SHELBY, Mont. – As the leaves turn from green to golden yellow and another very busy summer slips away, harvest 2019 is at an end at Welker Farms.

Bob Welker and his two sons, Nick and Scott, who farm together in north central Montana, can hopefully relax a bit – before cleaning the combines and storing them.

 “Wow, the summer went fast. We finished harvesting the last of the spring wheat on Sept. 5,” Bob said. “ Most yields were better than we expected, but it helps to not be too over positive on the numbers.”

Rain is always the determining factor, and the farm received 1.4 inches in June and .45 inches in July.

Bob keeps meticulous precipitation records on the farm going back a very long time, so he knows exactly how much moisture the farm fields receive.

While rainfall was lower than normal this growing season, the Welkers are no-till farmers who diversify their wheat rotations with pulse crops. Those soil health practices improve water infiltration so moisture stays in the soil and help keep yields intact in years like this one.

While the Welkers usually seed winter wheat in September, Bob said they haven’t decided yet if they will plant it this year.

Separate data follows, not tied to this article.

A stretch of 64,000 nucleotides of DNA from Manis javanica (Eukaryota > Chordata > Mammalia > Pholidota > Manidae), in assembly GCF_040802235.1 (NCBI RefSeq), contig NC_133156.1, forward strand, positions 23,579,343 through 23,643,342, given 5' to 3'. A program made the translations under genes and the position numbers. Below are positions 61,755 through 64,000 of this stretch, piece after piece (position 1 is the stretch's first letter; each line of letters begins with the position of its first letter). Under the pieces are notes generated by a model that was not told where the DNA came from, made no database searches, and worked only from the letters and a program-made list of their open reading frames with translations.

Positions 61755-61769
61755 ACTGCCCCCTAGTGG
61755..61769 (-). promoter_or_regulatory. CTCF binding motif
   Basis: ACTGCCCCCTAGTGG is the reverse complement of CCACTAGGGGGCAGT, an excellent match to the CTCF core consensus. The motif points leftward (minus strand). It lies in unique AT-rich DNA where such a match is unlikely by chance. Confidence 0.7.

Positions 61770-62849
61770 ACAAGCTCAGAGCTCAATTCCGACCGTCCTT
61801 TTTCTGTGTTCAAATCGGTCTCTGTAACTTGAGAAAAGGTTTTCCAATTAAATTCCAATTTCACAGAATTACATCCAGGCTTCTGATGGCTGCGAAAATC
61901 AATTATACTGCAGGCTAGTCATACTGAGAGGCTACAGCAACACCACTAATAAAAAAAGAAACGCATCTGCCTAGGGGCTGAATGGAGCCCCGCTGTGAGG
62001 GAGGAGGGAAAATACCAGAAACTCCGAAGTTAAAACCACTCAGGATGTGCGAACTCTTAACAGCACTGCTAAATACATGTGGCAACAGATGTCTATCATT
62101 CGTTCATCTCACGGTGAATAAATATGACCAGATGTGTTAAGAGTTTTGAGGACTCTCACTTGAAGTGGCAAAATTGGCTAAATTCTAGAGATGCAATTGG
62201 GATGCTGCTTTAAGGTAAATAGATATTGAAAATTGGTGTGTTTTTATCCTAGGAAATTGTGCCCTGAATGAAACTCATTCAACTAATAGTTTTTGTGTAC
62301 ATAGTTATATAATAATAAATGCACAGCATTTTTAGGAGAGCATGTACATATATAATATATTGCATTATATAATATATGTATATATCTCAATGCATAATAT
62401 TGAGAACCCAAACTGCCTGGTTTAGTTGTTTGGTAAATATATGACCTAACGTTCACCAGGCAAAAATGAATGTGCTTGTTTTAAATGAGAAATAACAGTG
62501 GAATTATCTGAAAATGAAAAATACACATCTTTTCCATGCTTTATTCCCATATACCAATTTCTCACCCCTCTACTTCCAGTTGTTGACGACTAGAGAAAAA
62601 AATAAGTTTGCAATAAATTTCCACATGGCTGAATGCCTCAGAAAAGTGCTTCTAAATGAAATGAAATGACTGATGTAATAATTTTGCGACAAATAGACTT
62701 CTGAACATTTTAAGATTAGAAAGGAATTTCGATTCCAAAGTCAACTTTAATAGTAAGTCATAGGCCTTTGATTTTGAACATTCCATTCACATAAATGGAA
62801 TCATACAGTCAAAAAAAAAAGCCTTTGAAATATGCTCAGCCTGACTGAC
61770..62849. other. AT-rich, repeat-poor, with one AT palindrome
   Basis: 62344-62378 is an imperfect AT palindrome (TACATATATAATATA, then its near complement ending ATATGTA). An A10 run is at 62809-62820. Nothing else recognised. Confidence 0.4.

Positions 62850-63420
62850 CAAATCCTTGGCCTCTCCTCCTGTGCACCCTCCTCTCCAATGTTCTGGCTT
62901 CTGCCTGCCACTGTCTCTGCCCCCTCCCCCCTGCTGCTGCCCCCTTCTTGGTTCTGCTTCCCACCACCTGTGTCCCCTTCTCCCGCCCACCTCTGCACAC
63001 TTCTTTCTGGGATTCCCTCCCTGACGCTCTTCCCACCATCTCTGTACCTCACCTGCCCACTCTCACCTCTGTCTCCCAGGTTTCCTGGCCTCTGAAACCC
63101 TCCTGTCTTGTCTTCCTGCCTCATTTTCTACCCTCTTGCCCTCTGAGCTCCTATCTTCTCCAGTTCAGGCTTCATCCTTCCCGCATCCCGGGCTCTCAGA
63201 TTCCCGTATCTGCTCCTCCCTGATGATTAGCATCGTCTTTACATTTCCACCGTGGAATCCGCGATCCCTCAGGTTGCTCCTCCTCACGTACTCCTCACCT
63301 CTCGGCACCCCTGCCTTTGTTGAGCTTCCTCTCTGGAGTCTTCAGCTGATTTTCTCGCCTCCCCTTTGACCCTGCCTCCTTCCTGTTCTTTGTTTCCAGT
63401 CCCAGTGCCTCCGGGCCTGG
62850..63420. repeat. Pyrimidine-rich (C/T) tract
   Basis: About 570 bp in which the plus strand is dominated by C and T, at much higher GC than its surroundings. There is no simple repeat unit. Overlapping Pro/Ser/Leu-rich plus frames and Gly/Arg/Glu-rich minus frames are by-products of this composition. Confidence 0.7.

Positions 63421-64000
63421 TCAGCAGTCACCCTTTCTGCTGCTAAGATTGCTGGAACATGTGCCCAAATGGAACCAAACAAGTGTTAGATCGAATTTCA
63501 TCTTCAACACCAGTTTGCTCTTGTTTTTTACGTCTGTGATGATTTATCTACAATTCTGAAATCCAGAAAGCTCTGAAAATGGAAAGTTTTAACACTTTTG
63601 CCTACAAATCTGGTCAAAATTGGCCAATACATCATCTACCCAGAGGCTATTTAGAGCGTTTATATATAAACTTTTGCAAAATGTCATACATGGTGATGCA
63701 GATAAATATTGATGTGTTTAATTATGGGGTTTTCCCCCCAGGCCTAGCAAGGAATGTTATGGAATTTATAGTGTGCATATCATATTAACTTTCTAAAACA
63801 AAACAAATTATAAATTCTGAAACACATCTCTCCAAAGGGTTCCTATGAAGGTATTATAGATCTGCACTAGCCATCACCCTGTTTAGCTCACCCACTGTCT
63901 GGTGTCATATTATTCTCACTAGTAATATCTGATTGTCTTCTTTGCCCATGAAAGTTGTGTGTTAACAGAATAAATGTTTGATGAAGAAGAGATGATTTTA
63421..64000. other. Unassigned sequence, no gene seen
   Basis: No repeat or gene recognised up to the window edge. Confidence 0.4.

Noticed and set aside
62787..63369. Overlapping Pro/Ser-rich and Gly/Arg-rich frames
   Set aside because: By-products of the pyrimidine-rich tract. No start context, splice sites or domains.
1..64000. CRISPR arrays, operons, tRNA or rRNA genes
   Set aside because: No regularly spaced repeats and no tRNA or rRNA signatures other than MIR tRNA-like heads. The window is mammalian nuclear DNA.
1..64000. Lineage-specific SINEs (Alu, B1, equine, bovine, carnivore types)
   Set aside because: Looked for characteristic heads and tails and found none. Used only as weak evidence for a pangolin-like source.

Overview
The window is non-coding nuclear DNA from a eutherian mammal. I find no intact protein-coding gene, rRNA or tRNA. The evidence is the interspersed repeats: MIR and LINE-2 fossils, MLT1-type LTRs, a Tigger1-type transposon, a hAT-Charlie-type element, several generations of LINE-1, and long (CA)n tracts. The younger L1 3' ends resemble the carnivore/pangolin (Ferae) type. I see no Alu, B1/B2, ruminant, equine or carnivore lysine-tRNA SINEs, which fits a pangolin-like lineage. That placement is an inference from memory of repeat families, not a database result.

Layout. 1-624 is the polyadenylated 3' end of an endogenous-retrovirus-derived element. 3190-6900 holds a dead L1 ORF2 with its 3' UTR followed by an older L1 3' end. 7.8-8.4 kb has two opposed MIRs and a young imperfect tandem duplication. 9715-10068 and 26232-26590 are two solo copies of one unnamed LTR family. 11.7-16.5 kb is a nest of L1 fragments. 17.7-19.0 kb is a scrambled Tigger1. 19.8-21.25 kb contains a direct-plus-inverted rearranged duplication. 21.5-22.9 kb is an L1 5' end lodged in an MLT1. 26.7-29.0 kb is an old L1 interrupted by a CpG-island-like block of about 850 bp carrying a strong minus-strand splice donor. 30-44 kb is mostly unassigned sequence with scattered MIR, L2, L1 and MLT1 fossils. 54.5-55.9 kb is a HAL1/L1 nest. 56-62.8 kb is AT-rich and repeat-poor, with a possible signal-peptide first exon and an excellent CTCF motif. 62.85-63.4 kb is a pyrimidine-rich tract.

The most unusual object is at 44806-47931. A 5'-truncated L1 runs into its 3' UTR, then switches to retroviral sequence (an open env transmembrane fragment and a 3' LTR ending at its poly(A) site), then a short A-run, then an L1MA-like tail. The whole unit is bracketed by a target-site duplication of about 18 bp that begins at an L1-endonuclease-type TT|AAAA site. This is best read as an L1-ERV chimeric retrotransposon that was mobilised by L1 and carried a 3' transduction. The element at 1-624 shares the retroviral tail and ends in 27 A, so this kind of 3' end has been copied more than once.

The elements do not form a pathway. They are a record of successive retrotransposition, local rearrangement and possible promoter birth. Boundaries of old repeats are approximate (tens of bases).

“We received mostly light showers in August, 0.96 inches, and so far in September, 0.34 inches. So, winter wheat seeding this fall is tenuous,” he said.

After the Welkers returned from the Farm Progress Show in Decatur, Ill. (Aug. 27-29), they jumped right back in the combines to finish cutting wheat.

Scott and Bob operated the farm’s Case IH 8230 combines in the same field and Nick drove the Case IH Quadtrac 580 tractor pulling the Unverferth 1620 grain cart to dump on the go for the combine operators.

Nick drove the tractor to the field, noting the wide swath of land the combine header had left. Golden spring wheat waved in the slight breeze on both sides of the swath.

“I can’t imagine what my Grandpa would think right now,” Nick said about all the technology farmers have today that can harvest a lot of grain at once. “It has been an exciting year for us. This land is beautiful and it (harvest) has been fun.”

At the end of the evening, the guys, while still in the fields, noted the beautiful ‘Big Sky’ orange-rose gold sunset, one of the perks of farming in Montana.

After harvest, Scott and their farm helper, Brad, hooked up the Big Bud tractor to a tool to lightly incorporate manure on the fields, to prepare the fields for seeding.

Later, Scott and Brad hauled some wheat to the elevator in town in the renovated 1986 International 9370 Eagle, perhaps for the last time this year.

As Scott drove the truck over the elevator’s work floor, the grain emptied into the pit below.

“This is a pretty neat system,” Scott said, pointing to the work floor. Scott was pleased that the grain sample of the elevator showed a good test weight.

“We had 63 pounds test weight, and it is just amazing,” Scott said. “It is only by the Grace of God that He has given us what He has, and we’re grateful.”

For more, see the Welker Farms YouTube channel at

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